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The authors thank Rudolph Bems, Carlos Caceres, Paul Cashin, Alexander Culiuc, Christian Ebeke, Sanaa Farid, SeokHyun Yoon, Kia Penso, Mehdi Raissi, Pedro Rodriguez, Natalia Tamirisa, Petia Topalova, Francis Vitek, and participants in the IMF Middle East and Central Asia Discussion Forum. Any errors remain our own.
Deficient bilateral data for services precludes analysis of the geographical composition of service exports. Nonetheless, there is reason to believe that a good portion of tourism comes from Europe, especially to the Maghreb.
For evaluating intraregional trade, it is arguably more appropriate to use smaller country groups. The consensus is that countries in the Middle East tend to trade too little with each other (Behar & Freund, 2011). It has also been argued that trade between countries in the Caucasus and Central Asia is low given its geographic characteristics (IMF, 2011; Babetskii, Babetskaia-Kukharchuk and Raiser, 2003).
The fall between September 2008 and January 2009 exceeded 15 percent before rebounding strongly, which was almost four times the corresponding fall in world GDP (Gregory and others, 2010).
Given that durables average approximately 10 percent of GDP, this is consistent with IMF (2010) in that the change in durables was approximately ten times the change in the rest of GDP.
From an econometric point of view, an advantage of this is to generate more variation across exporters in trading partner GDP than one would get from the variation in world GDP over time, which does not vary across most exporters because most exporters are small. An alternative approach to aggregation would be to weight trading partner GDP by exports to that country, but the use of distance avoids the inclusion of export variables on the right hand side and is theoretically closer to the gravity model of bilateral trade. The relevance of distance is long-established for goods trade in gravity models but recent work suggests this applies for services too (Anderson, Milot & Yotov, 2012). The use of distance also makes intuitive sense because, for aggregate exports, it matters whether the major shock to GDP is close to the exporter or far away. Gravity models offer multiple advantages but global bilateral services data are not easily available.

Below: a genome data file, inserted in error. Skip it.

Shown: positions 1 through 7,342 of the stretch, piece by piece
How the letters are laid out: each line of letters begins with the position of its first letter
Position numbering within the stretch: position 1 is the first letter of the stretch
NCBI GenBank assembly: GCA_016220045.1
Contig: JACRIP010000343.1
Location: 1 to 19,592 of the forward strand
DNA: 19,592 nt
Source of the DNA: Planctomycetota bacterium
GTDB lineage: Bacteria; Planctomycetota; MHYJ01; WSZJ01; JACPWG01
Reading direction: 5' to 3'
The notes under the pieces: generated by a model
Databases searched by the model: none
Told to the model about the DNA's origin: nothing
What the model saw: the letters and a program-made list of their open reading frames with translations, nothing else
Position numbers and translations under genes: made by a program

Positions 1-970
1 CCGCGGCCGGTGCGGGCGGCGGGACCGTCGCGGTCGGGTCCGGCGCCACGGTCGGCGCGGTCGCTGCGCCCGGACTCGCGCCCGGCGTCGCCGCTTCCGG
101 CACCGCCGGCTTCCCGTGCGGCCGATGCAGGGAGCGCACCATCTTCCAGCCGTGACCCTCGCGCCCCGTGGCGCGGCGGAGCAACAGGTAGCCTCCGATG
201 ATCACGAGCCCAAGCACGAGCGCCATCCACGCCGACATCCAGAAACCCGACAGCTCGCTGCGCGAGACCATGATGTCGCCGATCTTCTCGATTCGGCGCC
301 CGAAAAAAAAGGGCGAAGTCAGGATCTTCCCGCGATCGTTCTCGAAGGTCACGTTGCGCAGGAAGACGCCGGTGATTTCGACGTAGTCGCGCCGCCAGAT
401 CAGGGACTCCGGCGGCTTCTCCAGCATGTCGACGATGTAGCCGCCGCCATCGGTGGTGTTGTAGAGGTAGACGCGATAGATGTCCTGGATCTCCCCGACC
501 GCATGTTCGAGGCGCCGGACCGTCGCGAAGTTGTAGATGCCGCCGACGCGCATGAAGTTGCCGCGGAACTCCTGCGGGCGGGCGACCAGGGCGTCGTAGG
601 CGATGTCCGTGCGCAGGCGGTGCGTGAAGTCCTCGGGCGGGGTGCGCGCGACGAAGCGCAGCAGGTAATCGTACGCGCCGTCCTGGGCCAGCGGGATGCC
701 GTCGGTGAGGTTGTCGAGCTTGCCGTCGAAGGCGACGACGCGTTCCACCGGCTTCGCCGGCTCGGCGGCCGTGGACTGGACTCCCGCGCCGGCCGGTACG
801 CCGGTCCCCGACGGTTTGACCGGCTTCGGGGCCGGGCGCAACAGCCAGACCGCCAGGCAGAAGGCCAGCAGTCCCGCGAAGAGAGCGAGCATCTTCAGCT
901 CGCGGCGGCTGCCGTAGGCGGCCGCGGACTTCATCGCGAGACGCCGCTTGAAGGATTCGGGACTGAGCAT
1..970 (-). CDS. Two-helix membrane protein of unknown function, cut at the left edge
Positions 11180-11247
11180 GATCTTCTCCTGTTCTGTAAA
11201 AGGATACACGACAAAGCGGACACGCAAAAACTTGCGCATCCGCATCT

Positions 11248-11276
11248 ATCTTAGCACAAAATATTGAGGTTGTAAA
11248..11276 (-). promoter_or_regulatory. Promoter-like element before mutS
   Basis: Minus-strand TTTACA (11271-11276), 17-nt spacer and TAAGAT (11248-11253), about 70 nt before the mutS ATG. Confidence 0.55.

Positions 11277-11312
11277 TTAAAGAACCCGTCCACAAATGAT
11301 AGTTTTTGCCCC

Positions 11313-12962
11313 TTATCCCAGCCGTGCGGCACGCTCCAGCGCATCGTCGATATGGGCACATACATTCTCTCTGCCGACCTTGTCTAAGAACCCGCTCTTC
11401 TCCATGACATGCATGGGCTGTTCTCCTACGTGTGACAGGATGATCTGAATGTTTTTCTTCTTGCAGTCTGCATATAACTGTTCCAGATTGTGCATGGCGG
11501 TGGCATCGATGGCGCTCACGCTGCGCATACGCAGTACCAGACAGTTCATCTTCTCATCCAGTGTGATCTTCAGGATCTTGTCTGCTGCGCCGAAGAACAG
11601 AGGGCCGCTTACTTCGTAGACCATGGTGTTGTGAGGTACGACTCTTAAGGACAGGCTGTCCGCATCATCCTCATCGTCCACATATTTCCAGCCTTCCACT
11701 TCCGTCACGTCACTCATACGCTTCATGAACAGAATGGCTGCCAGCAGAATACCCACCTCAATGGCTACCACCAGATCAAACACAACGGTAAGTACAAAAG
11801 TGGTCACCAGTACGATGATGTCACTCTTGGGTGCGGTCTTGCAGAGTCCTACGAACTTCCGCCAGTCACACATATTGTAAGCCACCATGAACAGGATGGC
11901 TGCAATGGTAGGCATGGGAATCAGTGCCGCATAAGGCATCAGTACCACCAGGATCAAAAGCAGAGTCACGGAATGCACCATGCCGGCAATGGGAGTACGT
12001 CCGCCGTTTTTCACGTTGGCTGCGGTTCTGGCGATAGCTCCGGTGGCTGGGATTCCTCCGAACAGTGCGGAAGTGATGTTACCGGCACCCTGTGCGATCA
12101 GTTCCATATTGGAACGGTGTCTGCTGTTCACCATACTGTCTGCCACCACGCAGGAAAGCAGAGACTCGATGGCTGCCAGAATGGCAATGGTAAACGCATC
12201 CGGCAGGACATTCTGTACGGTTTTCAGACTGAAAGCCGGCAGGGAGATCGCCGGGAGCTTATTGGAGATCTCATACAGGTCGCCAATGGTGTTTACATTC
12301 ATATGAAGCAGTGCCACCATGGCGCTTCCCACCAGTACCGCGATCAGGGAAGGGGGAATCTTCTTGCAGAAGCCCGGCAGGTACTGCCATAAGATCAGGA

The shape of our panel (N≈150; T≈15) makes dynamic estimates susceptible to Nickell (1981) bias to the order of 5%. GMM-based estimates can address this source of bias but their asymptotic validity relies on N being large relative to T, so they should be interpreted with some caution. We also exploit the estimator’s ability to treat exporter GDP as endogenous or predetermined.
Recent estimates indicate elasticities of about 3.5, but can draw on as few as 6 observations and should be treated with caution as a result.
There is evidence that crisis episodes are associated with drops in trade even after controlling for drops in GDP (IMF, 2010).
However, evidence is mixed. See for example Levchenko, Lewis & Tesar (2009), where vertically integrated sectors had bigger falls and Altomonte & Ottaviano (2009), where global supply chains were resilient.
It is not feasible to do regressions only for oil exports with this type of data due to a lack of observations.
A few papers have attempted to estimate service trade elasticities, which tend to be high but are unsatisfactory for a number of reasons including problematic specification of trading partner GDP.
This would be especially the case if the region’s main trading partners tended to experience greater asymmetries in the subcomponents of demand, for example European changes in durables demand being a bigger multiple of changes in GDP than the rest of the world. However, we did not find this to be the case.
Trade exposures are based on all countries in the world, subject to data availability. GDP shocks to regions are approximated by shocks to GDP in a subset of countries in the IMF’s global macroeconomic models. In particular, Europe consists of Austria, Belgium, Finland, France, Germany, Greece, Ireland, Italy, Netherlands, Portugal, Spain, and the United Kingdom. The BRICS are fully represented by Brazil, Russia, India, China, and South Africa. Asia is represented by Indonesia, Japan and Korea. Other countries are Argentina, Canada, Australia, Mexico and Turkey. No MCD countries are included here.
The effects are similar in the oil importers and oil exporters despite higher CCA oil importer exposures to Europe because of the large exposure of Kazakhstan, an oil exporter, to Europe and because Kazakhstan has a large PPP weight in the group.